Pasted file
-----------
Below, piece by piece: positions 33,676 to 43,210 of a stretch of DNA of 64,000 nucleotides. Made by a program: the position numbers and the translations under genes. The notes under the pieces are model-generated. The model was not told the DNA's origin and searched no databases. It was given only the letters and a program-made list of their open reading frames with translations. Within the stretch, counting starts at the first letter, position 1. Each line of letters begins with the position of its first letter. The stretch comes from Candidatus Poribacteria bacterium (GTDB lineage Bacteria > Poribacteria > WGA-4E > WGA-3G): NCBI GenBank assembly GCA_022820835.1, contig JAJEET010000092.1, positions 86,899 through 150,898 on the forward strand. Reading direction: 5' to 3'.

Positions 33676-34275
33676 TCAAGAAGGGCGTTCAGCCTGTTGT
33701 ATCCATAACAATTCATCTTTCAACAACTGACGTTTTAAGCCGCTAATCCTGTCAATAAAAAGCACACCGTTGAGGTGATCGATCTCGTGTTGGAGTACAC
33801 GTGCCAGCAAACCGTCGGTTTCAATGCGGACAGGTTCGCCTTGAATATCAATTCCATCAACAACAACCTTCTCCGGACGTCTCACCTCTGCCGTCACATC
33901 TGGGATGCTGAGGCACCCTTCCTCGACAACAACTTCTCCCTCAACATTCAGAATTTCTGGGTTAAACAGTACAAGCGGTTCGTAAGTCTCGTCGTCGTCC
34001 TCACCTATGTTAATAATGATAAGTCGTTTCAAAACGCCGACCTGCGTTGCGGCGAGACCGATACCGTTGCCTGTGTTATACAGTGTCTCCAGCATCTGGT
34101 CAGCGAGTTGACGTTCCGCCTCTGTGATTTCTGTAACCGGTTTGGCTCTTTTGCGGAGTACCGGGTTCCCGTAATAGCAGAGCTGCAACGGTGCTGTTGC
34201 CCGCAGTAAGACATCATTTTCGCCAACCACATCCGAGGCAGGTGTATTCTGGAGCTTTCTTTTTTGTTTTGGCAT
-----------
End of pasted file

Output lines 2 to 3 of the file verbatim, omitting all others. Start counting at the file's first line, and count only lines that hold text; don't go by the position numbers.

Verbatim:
Positions 33676-34275
33676 TCAAGAAGGGCGTTCAGCCTGTTGT